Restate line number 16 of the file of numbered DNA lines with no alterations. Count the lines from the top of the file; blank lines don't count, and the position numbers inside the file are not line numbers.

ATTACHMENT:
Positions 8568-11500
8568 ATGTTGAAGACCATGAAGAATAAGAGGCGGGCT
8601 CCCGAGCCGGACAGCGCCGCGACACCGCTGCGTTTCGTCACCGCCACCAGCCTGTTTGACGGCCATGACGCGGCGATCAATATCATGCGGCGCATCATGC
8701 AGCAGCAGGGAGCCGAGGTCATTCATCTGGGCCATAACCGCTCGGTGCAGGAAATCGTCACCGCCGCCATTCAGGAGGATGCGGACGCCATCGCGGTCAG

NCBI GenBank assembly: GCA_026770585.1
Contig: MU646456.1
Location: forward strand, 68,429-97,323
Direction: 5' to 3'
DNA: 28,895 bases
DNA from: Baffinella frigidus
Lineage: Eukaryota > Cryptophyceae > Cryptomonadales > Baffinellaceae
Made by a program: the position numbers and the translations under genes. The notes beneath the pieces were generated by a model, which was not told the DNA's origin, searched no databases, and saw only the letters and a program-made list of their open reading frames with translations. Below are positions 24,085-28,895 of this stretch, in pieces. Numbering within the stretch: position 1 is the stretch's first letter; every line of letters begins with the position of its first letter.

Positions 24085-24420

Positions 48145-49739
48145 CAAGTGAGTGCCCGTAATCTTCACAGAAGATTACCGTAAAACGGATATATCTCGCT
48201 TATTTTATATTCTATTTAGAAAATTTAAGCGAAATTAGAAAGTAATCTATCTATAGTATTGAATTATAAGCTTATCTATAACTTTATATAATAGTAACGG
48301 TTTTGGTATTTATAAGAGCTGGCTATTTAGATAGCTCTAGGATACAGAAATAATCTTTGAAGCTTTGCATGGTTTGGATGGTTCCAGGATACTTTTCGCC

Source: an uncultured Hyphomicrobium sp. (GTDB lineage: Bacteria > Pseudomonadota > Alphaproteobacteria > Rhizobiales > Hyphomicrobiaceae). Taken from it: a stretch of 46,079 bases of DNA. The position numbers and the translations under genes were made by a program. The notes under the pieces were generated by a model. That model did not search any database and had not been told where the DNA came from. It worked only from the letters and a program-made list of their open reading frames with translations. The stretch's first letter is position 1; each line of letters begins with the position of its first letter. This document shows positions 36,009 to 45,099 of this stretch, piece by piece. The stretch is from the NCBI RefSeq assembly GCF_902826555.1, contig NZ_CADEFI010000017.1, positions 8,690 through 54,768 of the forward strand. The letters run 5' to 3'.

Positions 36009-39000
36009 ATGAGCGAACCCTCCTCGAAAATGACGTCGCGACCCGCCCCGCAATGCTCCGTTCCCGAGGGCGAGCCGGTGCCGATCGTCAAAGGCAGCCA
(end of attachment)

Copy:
48201 TATTTTATATTCTATTTAGAAAATTTAAGCGAAATTAGAAAGTAATCTATCTATAGTATTGAATTATAAGCTTATCTATAACTTTATATAATAGTAACGG